Garner is one of my least favorite people in baseball, but it's way too easy for the media to ignore their hypocrisies while criticizing managers.  The same people who ridiculed the Red Sox last year for abandoning the new tradition of a consistent 9th inning closer are questioning Garner for NOT bringing in his closer in the 8th inning of a tie game.  Yes, the Red Sox were forced into that situation because of a lack a dominant pitcher, but the logic wasn't faulty; the execution was to blame.

Furthermore, the same writers and commentators that questioned Garner's move of putting in Lidge in the 7th inning during the NLDS are saying that he should have put Lidge in earlier last night.  It's true that Garner has been inconsistent that way, but he's managing each game on a day to day basis, and each situation is different.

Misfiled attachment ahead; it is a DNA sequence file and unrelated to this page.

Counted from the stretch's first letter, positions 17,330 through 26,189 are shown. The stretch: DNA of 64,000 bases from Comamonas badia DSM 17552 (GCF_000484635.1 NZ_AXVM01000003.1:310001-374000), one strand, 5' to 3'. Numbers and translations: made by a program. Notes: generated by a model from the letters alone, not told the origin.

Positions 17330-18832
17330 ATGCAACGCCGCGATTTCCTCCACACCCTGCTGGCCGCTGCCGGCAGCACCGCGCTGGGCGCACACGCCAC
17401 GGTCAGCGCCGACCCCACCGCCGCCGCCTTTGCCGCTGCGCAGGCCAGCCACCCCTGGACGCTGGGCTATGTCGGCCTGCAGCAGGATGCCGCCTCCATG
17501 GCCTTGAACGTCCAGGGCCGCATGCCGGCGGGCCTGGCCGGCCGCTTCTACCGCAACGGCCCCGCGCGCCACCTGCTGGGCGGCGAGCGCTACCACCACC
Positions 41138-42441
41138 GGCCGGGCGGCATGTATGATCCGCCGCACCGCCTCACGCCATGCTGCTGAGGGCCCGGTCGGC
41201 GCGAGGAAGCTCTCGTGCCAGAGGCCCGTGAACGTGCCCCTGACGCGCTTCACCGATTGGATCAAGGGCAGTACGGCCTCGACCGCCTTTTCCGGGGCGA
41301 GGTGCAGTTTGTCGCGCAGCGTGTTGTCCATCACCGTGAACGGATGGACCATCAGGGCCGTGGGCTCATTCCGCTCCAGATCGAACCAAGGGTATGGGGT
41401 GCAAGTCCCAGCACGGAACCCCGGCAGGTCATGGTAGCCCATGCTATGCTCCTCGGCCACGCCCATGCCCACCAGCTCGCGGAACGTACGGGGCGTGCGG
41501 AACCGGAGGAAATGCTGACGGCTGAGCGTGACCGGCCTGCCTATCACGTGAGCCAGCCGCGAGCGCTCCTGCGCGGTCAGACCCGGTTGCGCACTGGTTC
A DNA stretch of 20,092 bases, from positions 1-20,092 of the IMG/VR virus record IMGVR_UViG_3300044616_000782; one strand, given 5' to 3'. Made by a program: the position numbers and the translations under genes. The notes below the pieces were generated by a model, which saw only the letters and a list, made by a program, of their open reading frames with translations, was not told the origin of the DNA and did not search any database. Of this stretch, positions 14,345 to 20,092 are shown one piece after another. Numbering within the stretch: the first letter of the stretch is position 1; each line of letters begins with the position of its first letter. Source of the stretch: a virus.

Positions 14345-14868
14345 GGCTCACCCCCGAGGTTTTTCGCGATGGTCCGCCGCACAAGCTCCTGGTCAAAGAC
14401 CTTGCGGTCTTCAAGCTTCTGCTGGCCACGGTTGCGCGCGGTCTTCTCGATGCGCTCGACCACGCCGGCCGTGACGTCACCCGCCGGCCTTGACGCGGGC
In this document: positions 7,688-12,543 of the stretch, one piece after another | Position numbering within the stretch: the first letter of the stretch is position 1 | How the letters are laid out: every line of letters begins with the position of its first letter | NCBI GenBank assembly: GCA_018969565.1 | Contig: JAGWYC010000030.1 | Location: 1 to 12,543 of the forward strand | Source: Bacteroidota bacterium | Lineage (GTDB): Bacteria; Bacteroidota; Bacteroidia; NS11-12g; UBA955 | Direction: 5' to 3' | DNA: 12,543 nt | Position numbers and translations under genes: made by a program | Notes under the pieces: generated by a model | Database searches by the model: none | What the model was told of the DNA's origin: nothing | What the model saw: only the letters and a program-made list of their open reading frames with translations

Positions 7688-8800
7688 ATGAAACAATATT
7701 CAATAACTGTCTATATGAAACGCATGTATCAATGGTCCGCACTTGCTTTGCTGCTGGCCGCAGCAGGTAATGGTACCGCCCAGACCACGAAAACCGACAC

While I often disagree with Garner's moves, I am not going to second guess EVERY decision because I'm quite sure that in a battle of baseball knowledge, Garner would beat me quite handily.  Closer to the point, I'm fairly certain that the manager of the Houston Astros has a better handle on the bullpen of the Houston Astros than any newspaper writer might have.

I understand that sports media exists not only to report the facts but also to instill opinionated views.  However, constant second guessing to the point of hypocrisy leans more toward being strictly argumentative than opinionated.

Things seem dire in New England, but the Red Sox do have 3 home games on the way, and the Boston lineup is capable of hitting its way back into the series, provided Johnny Damon starts swinging the bat like a major leaguer again.